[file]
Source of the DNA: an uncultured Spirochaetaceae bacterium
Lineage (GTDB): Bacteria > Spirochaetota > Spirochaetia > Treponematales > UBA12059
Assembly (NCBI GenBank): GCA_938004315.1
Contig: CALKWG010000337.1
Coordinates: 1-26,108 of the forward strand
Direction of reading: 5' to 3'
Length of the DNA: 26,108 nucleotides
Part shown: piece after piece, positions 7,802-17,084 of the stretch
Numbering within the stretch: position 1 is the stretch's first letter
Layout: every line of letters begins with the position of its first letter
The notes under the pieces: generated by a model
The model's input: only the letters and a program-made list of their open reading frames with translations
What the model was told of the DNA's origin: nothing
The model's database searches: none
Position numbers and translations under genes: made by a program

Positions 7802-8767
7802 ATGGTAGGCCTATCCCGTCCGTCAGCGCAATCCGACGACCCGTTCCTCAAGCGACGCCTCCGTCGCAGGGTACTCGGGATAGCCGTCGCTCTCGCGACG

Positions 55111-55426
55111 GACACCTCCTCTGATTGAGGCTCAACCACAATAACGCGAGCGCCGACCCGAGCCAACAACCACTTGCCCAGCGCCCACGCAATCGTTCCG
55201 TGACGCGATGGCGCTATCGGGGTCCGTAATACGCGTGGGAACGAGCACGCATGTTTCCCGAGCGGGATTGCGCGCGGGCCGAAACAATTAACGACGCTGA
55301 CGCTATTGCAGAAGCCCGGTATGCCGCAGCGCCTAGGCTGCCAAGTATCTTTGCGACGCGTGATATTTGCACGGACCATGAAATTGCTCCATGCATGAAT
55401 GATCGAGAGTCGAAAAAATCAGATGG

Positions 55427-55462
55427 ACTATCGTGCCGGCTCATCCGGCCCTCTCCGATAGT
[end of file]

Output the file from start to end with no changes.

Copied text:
Source of the DNA: an uncultured Spirochaetaceae bacterium
Lineage (GTDB): Bacteria > Spirochaetota > Spirochaetia > Treponematales > UBA12059
Assembly (NCBI GenBank): GCA_938004315.1
Contig: CALKWG010000337.1
Coordinates: 1-26,108 of the forward strand
Direction of reading: 5' to 3'
Length of the DNA: 26,108 nucleotides
Part shown: piece after piece, positions 7,802-17,084 of the stretch
Numbering within the stretch: position 1 is the stretch's first letter
Layout: every line of letters begins with the position of its first letter
The notes under the pieces: generated by a model
The model's input: only the letters and a program-made list of their open reading frames with translations
What the model was told of the DNA's origin: nothing
The model's database searches: none
Position numbers and translations under genes: made by a program

Positions 7802-8767
7802 ATGGTAGGCCTATCCCGTCCGTCAGCGCAATCCGACGACCCGTTCCTCAAGCGACGCCTCCGTCGCAGGGTACTCGGGATAGCCGTCGCTCTCGCGACG

Positions 55111-55426
55111 GACACCTCCTCTGATTGAGGCTCAACCACAATAACGCGAGCGCCGACCCGAGCCAACAACCACTTGCCCAGCGCCCACGCAATCGTTCCG
55201 TGACGCGATGGCGCTATCGGGGTCCGTAATACGCGTGGGAACGAGCACGCATGTTTCCCGAGCGGGATTGCGCGCGGGCCGAAACAATTAACGACGCTGA
55301 CGCTATTGCAGAAGCCCGGTATGCCGCAGCGCCTAGGCTGCCAAGTATCTTTGCGACGCGTGATATTTGCACGGACCATGAAATTGCTCCATGCATGAAT
55401 GATCGAGAGTCGAAAAAATCAGATGG

Positions 55427-55462
55427 ACTATCGTGCCGGCTCATCCGGCCCTCTCCGATAGT